This semester, I am staying in the school dorms. It is a lot cheaper than the previous place I lived at but it is also more lonely. I have Korean roommates, but they are so busy with their lives and plans that I rarely see them. Also, I think the language difference makes them scared to talk to me, and so we only exchange greetings and then go about our lives. However, this semester I have made more international friends than I did last semester. I’ve met some very same-minded people who are in Korea to learn about the culture and experience the unique Korean lifestyle. I am excited to hang out with them and do some crazy things! Although last semester, I enjoyed my time in Korea, I hope this semester brings me some more new and unforgettable experiences!

Start of Semester

September 1st marked the beginning of the fall semester at Seoul National University. I have to admit that I was quite excited to start school as I wanted to meet new friends and learn more about Korean history and culture. I have a very nice schedule in that I have Wednesdays and Fridays off, which means more free time for fun…and study I guess.

The first day of school is always the most hectic. I left my place at around 8am and headed toward the subway station. I didn’t realize how packed the subways would be and had to let 3 trains pass before finally squeezing into one. Luckily for me, many people got off at the next few stations, and I was able to get a seat. After arriving at the subway station near school, I headed toward the free shuttle to school and the queue was INSANE. There were about 100 students waiting patiently for the bus to come. I made it into SNU with about 30 minutes until class started and that was enough time for me to get lost. I didn’t know where my class was as the school was unfamiliar (and big) to me. However, a nice security guard saw my confusion and kindly guided me to the building I needed to go to.

After a stressful morning, the rest of my day went smoothly. I attended three classes, and they all seemed interesting and fun. However, they do involve a lot of reading, so my Wednesdays and Fridays will be busy getting the readings done.

In my Music of the World class, I met a friendly Malaysian international student. She had been at SNU for about 2 years, and so she knew the ways around school and knew a lot about Korea. She was kind enough to accompany me to get my student ID card and invited me to dinner with her friends. I was so grateful for her talking to me and showing me around and she said that she understood the struggle of being a foreigner. She too had been in my position, alone in a new country, and just wanted to help me out as much as she could. I’m happy to say that I made a good friend and hope to make more friends like her as the year progresses.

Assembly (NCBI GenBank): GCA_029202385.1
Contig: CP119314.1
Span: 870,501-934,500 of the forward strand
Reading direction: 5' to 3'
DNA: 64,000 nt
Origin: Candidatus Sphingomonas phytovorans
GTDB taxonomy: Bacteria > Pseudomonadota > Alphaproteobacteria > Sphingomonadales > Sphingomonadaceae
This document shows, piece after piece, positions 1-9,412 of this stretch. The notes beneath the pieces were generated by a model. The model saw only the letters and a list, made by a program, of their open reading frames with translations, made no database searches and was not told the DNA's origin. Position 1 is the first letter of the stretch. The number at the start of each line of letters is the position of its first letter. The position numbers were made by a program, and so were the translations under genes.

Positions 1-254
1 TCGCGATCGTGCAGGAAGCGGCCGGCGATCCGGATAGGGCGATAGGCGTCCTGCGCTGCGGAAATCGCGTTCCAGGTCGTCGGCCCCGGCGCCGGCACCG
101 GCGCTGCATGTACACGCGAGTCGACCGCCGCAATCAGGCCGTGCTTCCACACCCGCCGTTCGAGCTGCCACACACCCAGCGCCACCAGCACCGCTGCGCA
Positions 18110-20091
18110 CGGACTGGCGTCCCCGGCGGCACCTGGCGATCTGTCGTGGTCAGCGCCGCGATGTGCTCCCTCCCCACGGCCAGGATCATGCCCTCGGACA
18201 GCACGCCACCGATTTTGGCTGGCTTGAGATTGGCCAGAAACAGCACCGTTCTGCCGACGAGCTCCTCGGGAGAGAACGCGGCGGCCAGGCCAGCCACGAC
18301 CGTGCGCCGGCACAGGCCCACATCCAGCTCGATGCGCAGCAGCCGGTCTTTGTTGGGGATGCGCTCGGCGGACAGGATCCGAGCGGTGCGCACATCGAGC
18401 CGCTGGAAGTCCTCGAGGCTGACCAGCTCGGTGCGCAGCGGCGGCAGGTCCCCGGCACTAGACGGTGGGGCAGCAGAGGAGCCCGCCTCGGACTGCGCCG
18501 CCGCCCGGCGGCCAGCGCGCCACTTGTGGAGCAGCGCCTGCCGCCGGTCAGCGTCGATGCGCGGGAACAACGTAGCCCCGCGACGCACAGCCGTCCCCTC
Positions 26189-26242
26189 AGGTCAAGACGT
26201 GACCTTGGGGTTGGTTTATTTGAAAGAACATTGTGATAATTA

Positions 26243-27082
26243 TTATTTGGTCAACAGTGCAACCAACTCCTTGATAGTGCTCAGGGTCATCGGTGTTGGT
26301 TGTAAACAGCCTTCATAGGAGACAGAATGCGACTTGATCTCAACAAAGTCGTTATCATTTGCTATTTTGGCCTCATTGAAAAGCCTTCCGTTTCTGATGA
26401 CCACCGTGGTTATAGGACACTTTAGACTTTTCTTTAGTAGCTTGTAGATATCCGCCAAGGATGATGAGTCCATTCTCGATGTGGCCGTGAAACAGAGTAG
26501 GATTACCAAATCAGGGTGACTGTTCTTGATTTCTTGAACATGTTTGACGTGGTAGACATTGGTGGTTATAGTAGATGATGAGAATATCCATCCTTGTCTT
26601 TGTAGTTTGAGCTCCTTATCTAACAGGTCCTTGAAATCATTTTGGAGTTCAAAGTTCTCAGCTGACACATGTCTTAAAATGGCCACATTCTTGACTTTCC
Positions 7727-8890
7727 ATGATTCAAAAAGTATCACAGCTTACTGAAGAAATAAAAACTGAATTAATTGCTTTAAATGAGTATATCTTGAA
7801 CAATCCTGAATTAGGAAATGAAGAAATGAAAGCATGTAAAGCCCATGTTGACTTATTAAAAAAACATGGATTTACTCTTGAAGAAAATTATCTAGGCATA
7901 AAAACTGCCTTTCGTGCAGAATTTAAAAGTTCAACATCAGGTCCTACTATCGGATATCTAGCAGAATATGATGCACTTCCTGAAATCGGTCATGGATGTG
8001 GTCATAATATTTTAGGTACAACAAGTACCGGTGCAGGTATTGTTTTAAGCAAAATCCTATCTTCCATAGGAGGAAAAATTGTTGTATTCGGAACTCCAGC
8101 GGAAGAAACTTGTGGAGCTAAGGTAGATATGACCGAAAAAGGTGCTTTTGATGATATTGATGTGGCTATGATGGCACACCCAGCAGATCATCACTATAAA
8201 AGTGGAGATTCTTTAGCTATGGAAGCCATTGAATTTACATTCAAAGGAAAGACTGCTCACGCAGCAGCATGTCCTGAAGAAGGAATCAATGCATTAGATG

Tips for KNU Summer School

Now that my summer at Kyungpook National University, I find myself missing Daegu. The people were very hospitable, and the city was beautiful. One month felt like forever, but at the same time, it went by very quickly. I have learned many things from my month in Daegu and would like to share some tips I have with those of you who are interested in KNU!

1) Know how to say 경북대학교북문 (Kyungpook Daehakgyo Pookmoon)
경북대학교북문 means Kyungpook National University North Gate. This is the main meeting point for many KNU students. It is also the most convenient place to be dropped off by taxi if you are coming from the airport or the train station. Most, if not all, taxi drivers know where North Gate is and will take you directly there.

2) Bring travel-sized toiletries and a towel

After a long flight, it feels nice to take a hot (or cold depending on the weather) shower. But, if you don’t pack some shampoo/conditioner/body wash, then that shower won’t feel as refreshing as you had expected. I recommend packing only travel-sized toiletries as you can always buy bigger ones in Daegu, and they won’t weigh down your suitcase. Along with travel-sized toiletries, it is smart to bring a towel, preferably one that you doing mind throwing away at the end of your trip. Many of my classmates went the first few days without towels because they forgot to or decided not to bring towels to save space in their suitcase. While it is possible to find towels in Daegu, most of them are small, and you have to go off-campus to find them.